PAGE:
If you have a wonderful Yorkshire terrier charming your life, your goal is to develop an understanding for what to expect in caring for him, whether it pertains to possible health conditions, physical fitness needs or anything else. For instance, Yorkies as a breed are particularly susceptible to anal sac woes.
Anal Sacs Background
Anal sacs a set of tiny pouches located right next to your pet's anus, on the two sides. The anal sacs release a greasy and aggressively strong-smelling fluid that comes out whenever your Yorkie goes No. 2. The sacs don't always reliably empty out, however. When this is the case, the anal sacks become impacted. Impaction of these sacs can bring upon numerous issues if not handled promptly. Potential issues include uncomfortable inflammation, infection and the emergence of abscesses. Meanwhile, the foul oil serves as handy identification material for communication between dogs. When the anal sacs work right, the oil coats poo with info another dog wants to know. If a new dog sniffs your Yorkie's rear during a meeting at a park, the oil can give a lot of key details about your cutie, such as as age and breeding status.
Yorkies and Anal Sacs
No canine is exempt from the possibility of anal sac problems, no matter what his breed is. Impaction and related anal sac difficulties, however, are particularly prevalent in Yorkshire terriers. Not only are anal sac difficulties especially common in Yorkies, they're also especially common in tiny dogs in general. Years of specialized breeding of small canines is thought to have affected the sizes of their sacs' ducts, making them too little to adequately flush out, hence impaction. This occurs not only in Yorkies but also in other wee dogs like Chihuahuas and poodles.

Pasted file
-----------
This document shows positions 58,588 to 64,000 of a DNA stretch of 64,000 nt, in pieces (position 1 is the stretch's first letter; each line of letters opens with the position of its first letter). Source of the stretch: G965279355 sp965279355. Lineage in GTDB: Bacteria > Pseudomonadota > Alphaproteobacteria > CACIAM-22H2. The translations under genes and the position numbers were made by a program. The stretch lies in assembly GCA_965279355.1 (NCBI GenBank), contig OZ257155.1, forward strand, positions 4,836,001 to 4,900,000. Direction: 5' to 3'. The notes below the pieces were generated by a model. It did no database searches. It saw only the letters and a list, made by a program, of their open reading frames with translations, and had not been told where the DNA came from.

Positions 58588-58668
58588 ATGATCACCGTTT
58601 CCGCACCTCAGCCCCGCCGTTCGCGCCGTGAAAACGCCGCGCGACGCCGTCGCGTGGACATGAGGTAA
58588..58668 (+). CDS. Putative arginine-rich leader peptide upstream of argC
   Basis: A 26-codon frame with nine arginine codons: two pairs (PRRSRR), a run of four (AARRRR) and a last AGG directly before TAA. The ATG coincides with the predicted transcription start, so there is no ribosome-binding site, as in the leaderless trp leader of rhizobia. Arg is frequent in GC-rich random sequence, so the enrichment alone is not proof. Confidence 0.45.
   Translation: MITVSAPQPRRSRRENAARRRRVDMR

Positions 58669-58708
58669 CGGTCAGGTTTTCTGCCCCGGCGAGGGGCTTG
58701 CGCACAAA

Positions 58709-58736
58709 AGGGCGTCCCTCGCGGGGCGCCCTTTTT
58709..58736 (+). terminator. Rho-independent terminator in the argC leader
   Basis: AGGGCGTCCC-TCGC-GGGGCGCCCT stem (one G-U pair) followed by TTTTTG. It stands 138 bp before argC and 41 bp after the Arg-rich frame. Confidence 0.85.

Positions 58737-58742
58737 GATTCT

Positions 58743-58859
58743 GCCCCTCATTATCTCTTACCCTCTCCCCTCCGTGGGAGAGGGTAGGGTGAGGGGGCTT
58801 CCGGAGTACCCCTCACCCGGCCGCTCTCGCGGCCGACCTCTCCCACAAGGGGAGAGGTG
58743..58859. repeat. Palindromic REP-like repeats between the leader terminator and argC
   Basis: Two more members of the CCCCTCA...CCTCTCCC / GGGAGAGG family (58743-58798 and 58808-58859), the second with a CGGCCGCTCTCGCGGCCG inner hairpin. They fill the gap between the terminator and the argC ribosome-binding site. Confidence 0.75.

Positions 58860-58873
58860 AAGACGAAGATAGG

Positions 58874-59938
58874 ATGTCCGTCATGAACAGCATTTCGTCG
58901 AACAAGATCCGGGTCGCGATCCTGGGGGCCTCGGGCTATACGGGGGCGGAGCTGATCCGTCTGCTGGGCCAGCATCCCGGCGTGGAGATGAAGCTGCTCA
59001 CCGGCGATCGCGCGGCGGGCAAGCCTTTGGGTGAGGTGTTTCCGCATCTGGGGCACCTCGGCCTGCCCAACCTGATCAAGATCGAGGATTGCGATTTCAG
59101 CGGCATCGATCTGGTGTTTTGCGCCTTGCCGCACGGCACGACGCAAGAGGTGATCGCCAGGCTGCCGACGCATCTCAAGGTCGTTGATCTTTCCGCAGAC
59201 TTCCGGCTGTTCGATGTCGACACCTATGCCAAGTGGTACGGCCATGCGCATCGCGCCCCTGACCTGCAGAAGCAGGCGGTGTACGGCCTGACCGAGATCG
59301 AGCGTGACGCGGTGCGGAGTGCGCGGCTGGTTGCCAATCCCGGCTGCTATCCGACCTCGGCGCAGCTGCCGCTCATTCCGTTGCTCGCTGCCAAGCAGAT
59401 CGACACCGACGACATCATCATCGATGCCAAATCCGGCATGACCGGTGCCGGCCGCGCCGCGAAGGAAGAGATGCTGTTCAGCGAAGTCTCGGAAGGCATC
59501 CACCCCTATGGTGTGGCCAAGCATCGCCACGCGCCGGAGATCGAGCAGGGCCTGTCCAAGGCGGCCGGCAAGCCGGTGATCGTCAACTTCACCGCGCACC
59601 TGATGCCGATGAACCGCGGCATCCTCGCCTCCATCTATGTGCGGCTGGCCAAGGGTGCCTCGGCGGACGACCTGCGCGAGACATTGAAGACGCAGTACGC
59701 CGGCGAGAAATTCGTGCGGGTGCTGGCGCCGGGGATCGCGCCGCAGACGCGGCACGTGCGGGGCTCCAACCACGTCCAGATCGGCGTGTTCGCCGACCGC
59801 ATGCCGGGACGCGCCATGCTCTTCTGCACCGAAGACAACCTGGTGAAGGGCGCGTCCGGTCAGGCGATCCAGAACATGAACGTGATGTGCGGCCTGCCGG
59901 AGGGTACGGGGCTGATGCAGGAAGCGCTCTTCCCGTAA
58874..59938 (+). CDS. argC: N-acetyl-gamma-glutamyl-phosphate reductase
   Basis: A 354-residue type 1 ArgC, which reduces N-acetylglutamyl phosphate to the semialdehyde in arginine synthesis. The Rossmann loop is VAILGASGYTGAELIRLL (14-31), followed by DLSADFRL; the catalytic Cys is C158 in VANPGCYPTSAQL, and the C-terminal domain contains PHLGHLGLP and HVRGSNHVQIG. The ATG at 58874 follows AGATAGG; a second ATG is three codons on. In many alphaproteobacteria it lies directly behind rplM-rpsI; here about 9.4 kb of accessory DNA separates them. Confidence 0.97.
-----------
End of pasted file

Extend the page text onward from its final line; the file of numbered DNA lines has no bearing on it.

Common symptoms of anal sac troubles in canines are lugging their bottoms around the floor, frequent gazing at their bottoms, constant licking and biting of their bottoms, quivering, issues walking, swelling of the anal region and chasing their tails. Any of these various possible indications might overlap with those of other ailments, but just knowing of the Yorkshire terrier's susceptibility to anal sac problems is helpful for you in describing exactly what's wrong to the veterinarian.
If your Yorkie is showing signs of anal sac dilemmas, bring him to the veterinarian pronto to pinpoint the specific problem. If the sacs are simply clogged, the vet can manually flush them out. You can closely watch how the vet does it so you can handle it by yourself in the future. Veterinarians and groomers routinely handle these emptying procedures. If your pet appears to have a more advanced case of anal sac problems -- think infection or the bursting of abscesses-- the vet can discuss with you all of the possible management choices, which include antibiotics and surgery.
Always check with your veterinarian before changing your pet’s diet, medication, or physical activity routines. This information is not a substitute for a vet’s opinion.